For a reporter, there are few higher honors than being called upon by the president to ask a question at a nationally televised press conference. During President Obama's rare press conference on Friday, only eight reporters had that chance. We decided to rate how they did.
The ground rules: We only considered the original questions, not their follow-ups, or their jokes. The rating is completely subjective and yet, oddly, completely correct. It's worth remembering the context: This was the first scheduled press conference since late April, one predicated largely on the president's announcement of reforms to a recently revealations about the nation's surveillance system.
1. Carol Lee, Wall Street Journal
I wanted to ask you about your evolution on the surveillance issues. I mean, part of what you're talking about today is restoring the public trust. And the public has seen you evolve from when you were in the U.S. Senate to now.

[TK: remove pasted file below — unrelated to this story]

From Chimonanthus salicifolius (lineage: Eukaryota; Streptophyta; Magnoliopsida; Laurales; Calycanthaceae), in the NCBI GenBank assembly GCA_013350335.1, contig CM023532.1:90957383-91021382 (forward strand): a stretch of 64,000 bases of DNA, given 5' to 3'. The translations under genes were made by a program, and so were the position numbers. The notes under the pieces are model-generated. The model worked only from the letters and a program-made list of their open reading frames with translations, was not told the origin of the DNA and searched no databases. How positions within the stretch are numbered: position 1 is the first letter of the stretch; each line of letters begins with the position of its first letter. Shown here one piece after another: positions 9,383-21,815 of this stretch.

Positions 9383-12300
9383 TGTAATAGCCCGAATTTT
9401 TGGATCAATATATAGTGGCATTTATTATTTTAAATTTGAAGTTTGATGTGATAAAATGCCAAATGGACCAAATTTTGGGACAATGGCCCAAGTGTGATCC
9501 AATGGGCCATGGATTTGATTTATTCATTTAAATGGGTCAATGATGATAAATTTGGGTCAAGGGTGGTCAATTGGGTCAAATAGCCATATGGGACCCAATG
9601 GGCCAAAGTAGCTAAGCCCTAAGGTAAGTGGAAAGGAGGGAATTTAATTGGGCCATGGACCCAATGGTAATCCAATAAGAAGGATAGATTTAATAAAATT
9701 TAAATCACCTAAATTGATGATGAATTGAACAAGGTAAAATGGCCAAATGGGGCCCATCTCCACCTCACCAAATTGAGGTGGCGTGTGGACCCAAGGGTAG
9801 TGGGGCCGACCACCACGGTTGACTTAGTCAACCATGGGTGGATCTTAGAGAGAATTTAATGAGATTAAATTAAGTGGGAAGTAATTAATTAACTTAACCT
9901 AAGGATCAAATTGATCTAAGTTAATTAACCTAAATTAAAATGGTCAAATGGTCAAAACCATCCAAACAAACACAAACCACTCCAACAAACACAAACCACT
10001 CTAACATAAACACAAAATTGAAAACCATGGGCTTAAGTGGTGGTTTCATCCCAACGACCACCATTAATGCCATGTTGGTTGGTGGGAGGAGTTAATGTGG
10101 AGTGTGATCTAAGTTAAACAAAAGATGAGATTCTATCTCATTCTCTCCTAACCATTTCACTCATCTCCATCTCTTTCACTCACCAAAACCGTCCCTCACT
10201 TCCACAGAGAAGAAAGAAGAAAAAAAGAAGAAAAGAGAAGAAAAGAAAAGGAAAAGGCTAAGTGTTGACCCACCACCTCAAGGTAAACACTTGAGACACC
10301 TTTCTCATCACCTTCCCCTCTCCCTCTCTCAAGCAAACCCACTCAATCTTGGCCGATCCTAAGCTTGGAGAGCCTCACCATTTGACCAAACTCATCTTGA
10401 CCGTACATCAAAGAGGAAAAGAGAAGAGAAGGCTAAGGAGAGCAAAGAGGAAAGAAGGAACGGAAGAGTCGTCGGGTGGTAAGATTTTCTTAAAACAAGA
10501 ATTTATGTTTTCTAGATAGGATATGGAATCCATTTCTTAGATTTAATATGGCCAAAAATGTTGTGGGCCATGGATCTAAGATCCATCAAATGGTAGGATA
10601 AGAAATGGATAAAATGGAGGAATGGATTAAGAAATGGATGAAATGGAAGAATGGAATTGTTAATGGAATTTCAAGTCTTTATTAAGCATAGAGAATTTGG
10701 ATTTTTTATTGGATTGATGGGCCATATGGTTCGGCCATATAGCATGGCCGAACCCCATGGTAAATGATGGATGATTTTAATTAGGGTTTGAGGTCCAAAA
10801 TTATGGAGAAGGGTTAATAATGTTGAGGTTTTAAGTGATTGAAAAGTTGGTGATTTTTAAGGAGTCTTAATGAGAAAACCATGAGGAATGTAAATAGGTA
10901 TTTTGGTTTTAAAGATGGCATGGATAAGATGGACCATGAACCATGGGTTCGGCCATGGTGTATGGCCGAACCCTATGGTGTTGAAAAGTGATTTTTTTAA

And even as recently as June, you said that these — the process was such that people should be comfortable with it. And now you're saying — you're making these reforms and people should be comfortable with those. So why should the public trust you on this issue and why did you change your position multiple times?
Lee wins this one fairly easily. Position counts. That she was the fourth reporter to ask a question but still hit on an important issue — how the president has apparently shifted his position and the political repercussions of doing so — is significant.